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State and Local Activists, Fighting the Good Fight

“All politics is local.” — Thomas O’Neill, Sr.

Personally, I think that statement is overrated as an axiom. The contributions of many people from across the country to the successful primary campaign of Ned Lamont is just one demonstration of the contrary — that sometimes even local politics are national. But it is undeniably true that a large number of important political struggles affecting our lives are carried out on the state and local level.

With that in mind, we at Irregular Times created a center some time ago called Irregular States, a listing of progressive news sources, blogs, campaign information and activist organizations for each of the fifty states. We let it sit for a bit, but are renewing it for the campaigns of 2006 and beyond.

As a part of our spring (ok, summer) cleaning, our attention has been drawn to a number of informative and/or activist groups, keeping the wheel of change turning. Below is a small sample of what we’ve found. To find more, take a visit Irregular States.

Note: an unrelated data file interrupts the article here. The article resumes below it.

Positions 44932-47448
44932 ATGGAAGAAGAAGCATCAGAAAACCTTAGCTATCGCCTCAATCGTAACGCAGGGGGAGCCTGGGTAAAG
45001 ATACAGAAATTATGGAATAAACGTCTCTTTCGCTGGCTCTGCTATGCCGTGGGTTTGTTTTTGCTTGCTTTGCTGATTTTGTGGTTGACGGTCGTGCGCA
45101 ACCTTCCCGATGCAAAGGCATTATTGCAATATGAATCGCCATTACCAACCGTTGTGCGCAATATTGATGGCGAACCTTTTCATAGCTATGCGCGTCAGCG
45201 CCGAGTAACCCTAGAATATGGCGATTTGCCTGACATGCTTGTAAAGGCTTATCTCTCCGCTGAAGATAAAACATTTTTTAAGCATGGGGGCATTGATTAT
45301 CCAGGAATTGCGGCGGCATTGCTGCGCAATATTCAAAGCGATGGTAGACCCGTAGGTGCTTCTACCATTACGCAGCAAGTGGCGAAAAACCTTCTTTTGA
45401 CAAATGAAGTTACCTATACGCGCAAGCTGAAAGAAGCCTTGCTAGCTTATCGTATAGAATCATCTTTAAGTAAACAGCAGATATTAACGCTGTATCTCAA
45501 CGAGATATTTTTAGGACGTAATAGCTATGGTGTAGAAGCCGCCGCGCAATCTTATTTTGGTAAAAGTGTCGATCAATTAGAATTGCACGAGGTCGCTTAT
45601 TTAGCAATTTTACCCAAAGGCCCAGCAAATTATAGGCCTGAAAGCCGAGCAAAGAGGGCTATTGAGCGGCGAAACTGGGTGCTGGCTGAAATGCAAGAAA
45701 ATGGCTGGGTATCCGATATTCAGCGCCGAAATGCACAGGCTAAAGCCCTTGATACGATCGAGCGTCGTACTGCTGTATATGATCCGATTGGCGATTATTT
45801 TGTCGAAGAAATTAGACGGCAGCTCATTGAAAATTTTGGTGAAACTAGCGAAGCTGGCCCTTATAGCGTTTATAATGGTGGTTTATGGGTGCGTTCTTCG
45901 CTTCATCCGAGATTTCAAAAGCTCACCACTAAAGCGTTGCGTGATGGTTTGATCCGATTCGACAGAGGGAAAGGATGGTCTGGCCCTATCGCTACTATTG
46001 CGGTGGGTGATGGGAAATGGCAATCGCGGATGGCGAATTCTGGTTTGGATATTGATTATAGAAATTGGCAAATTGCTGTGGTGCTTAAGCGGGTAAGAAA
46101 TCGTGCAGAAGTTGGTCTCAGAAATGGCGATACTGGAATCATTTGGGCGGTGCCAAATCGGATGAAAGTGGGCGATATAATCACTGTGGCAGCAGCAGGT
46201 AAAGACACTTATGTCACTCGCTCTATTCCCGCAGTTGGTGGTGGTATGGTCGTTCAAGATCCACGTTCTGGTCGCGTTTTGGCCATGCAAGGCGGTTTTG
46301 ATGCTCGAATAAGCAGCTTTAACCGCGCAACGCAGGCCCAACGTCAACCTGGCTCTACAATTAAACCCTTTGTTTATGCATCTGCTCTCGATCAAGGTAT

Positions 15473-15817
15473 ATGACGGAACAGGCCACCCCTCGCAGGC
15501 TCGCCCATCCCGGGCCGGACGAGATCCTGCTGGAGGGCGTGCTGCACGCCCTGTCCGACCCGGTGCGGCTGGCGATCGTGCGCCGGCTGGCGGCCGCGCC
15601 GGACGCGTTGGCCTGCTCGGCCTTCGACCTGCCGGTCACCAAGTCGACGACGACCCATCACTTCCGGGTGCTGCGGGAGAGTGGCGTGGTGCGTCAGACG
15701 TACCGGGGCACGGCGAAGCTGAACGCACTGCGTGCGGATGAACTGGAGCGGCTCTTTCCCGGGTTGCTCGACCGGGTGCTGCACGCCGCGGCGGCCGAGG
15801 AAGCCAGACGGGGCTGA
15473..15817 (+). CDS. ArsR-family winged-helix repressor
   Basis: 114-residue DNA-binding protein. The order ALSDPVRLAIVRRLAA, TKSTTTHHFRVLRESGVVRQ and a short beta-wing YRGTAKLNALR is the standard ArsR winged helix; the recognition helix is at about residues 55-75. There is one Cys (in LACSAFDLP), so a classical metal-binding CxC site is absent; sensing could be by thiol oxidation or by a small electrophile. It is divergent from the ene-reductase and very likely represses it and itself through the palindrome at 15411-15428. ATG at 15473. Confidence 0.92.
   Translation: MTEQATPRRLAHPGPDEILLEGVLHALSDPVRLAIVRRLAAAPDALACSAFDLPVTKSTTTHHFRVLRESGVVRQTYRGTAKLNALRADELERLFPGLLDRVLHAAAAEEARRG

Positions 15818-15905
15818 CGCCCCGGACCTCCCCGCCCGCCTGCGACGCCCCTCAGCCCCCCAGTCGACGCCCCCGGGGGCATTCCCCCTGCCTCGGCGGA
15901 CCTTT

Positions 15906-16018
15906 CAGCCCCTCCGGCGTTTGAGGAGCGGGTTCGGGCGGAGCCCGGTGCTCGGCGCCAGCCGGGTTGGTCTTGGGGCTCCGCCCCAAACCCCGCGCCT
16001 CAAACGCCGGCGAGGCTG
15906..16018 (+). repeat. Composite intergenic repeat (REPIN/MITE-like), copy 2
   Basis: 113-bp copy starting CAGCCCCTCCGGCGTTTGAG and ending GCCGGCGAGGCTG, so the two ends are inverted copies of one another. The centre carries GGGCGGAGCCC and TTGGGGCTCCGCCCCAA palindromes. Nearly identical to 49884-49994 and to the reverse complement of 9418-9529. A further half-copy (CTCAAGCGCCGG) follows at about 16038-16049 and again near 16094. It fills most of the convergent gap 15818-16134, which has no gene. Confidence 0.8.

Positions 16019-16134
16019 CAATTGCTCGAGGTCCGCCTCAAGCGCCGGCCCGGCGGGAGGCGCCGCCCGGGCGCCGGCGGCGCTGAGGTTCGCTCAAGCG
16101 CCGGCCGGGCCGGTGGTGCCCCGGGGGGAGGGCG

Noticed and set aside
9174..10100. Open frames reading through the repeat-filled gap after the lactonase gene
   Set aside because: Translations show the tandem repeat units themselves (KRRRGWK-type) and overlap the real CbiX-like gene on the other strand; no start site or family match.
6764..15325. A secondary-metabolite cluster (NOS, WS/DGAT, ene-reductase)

New York



South Carolina


Are you personally involved in a state- or locally-based activist effort? Post a comment here and let us know about it. If we like what we see, we’ll be happy to help spread the word by adding your group to our directory.

One thought on “State and Local Activists, Fighting the Good Fight”

  1. Robb Pearson says:

    Hi. My name is Robb Pearson. I am a vocal activist in my hometown of Mount Olive Township, New Jersey (located in the state’s rather beautiful Highlands Region), and I’m working hard against a local effort to recall our Mayor, Richard DeLaRoche.

    My blog site is:

    The reason this anti-Recall effort has become of critical importance is because it seeks to expose the politically fraudulent manner in which the Recall was conducted, as well as the fact that it was organized, spearheaded and supported by our Township Council, which is all Republican (except one, though he is a de facto Republican). Our Mayor is a Democrat, and he is the first Democrat to be elected to the mayorship in many years. In fact, five of the seven members of the Township Council were Recall petitioners, and they alone altogether gathered 43% of the 4,264 signatures gathered. This is significant, because there were 41 Recall petitioners.

    The issues at hand are these: the importance of keeping government accountable; the importance of not letting government abuse its authority; the importance of not letting government politically defraud the electorate.

    Mayor DeLaRoche has done nothing to harm the township or its people.

    I have always maintained that America really “happens” in local communities. And in my little hometown of 26,000 people, there is a core of us fighting against a specter of political impropriety. And all we want is honest and honorable government.

    Many thanks.


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